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Scuto circumdabit te veritas eis:
Non temebis a timore nocturno;
A sagitta volante in die;
A negotio perambulante in tenebris… [1]
                                                    Psalm 90

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Late in the Twentieth Century, many were of the opinion that Carlo Maria Cardinal Martini, then Archbishop of Milan, should be elected Pope on the death of John Paul II.  We should be thankful that the Holy Spirit’s governance of the Catholic Church ensured that he was not.  Cardinal Martini is the latest in a series of bishops—we have a number of them here in Australia [2]—to document on retirement, his lapse into heresy [Conversazioni Notturne A Gerusalemme—Sul rischio della fede—“Night time conversations in Jerusalem: On the risk of faith”] [3]. He was Archbishop of Milan from December 1979 to July 2002.

The book in which he has chosen to voice his dissent from the teachings of the Church founded by Almighty God [4] is well named conversations “of the night”, a time when clarity of thought is often clouded and the works of evil are abroad.  Like so many of his dissenting peers, Cardinal Martini has had a longstanding problem with the Church’s teaching in Humanae Vitae.  A Catholic who dissents from what God has laid down on a serious moral matter puts his faith in peril.  If he persists in that dissent his faith will be progressively weakened until he loses it.

The Catholic faith is a gift, something given freely by God to those whom He chooses.  No one can contrive, or obtain, it for himself.  It is one; it is true; and it is good.  Mere faith, in contrast, is a kind of human opinion.  Its varieties are legion; it may be true or false; it may be good or evil. [5]  When, through repeated failures to live out its truth, a man forsakes his Catholic faith, mere faith comes in to replace it.  Something happens in the former believer of which he is insuperably ignorant: he loses all memory and understanding of the thing he once possessed.  He loses, in addition, the right understanding of God and of His providence; of His intimate involvement in the life of the believer, and of all men; and of the one thing in this world which, because it is not of man but of God, is different from all other, the Catholic Church.  When he reaches this state, the former believer, now heretic, thinks in his ignorance that the Catholicism he has abandoned has gone wrong.  Indeed, something has gone wrong: but it is not Catholicism.  This is the position in which Cardinal Martini finds himself.  He has embraced the principle of Protestantism, rejecting God’s authority and substituting for it his own.  Like Esau, he has squandered his patrimony.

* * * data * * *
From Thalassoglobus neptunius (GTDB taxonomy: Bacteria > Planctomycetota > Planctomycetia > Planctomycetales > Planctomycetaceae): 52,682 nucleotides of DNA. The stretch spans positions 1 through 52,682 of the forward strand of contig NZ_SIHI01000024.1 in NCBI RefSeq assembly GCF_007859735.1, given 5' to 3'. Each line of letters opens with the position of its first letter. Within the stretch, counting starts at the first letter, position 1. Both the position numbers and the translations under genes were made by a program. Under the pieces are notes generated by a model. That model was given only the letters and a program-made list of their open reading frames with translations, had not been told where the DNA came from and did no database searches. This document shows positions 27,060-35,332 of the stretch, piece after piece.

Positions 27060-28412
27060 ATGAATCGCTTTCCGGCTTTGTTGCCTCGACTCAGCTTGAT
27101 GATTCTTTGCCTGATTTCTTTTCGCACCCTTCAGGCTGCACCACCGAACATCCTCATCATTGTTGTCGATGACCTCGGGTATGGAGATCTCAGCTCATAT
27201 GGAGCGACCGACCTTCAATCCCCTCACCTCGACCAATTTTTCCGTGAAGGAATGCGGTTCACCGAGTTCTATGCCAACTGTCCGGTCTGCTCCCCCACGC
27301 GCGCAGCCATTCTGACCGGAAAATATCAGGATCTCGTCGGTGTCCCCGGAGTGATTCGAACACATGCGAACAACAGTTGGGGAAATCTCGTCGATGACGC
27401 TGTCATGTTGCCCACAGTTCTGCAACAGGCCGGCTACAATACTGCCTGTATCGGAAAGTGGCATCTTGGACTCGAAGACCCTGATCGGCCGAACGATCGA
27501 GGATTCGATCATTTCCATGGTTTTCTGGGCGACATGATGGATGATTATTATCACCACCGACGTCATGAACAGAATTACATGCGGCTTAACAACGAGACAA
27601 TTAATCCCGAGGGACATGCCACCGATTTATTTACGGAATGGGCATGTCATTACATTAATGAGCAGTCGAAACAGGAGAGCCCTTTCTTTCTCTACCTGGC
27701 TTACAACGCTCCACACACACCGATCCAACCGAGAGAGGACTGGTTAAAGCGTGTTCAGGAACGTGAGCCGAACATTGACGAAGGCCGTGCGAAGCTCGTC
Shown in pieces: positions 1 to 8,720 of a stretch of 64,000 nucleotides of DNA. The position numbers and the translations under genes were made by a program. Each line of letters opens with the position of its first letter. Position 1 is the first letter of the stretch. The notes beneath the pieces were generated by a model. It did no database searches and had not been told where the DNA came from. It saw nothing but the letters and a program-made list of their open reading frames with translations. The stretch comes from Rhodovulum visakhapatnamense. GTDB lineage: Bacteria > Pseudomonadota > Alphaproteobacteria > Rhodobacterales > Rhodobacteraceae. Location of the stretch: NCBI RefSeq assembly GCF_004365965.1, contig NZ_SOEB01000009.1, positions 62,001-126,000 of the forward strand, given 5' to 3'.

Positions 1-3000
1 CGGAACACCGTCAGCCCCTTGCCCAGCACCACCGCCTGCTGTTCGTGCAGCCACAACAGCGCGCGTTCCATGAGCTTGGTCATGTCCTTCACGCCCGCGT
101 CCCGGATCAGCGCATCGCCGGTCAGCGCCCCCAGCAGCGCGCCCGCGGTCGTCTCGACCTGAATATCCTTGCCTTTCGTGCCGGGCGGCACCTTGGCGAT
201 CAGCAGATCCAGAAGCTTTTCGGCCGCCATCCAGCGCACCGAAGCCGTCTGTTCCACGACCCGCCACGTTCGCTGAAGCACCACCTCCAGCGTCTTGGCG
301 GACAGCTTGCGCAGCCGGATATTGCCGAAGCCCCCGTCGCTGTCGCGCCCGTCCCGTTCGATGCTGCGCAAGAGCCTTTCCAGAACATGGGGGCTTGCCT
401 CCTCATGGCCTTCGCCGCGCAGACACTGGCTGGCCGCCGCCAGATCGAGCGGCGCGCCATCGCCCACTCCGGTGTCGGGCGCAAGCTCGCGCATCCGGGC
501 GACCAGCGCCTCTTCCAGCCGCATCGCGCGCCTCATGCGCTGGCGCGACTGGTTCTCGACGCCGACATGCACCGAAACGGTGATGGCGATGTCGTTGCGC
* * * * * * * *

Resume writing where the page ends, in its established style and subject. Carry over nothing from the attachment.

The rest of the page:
“[H]e who adheres to the teaching of the Church as to an infallible rule, assents to whatever the Church teaches.  It is otherwise if he holds what he chooses to hold of the things taught by the Church and rejects what he chooses to reject, for he no longer adheres to the teaching of the Church as to an infallible rule, but to his own will… It is clear that such a heretic with regard to one article has no faith in the other articles, but only a kind of opinion in accordance with his own will.” [6]

Martini’s book has been translated from the original Italian into German and Spanish, apparently, but not yet into English.  We must rely, then, on the reports of Catholic journalist, Sandro Magister, and Pietro De Marco, an academic from the University of Florence and of the Theological Faculty of Central Italy, for its content.  In the course of his commentary De Marco quotes Martini in the book as saying (in English translation) this:

“Men are drawing away from the… ten commandments and are creating their own religion; this risk also exists for us.  You cannot make God Catholic.  God is beyond the limitations and definitions that we establish.  We need these in our lives, that’s obvious, but we must not confuse them with God.” [7]

Why does Martini use ‘we’, ‘you’ and ‘us’ here?  The reason is that as far as he is concerned the Catholic Church is no longer something of God but something we men have contrived.  The logic is clear: if we have contrived it, we can alter it.  Who is Martini to tell Catholics how to conduct their religious lives?  He has substituted his authority for that of God and His Church. Martin Luther did the same.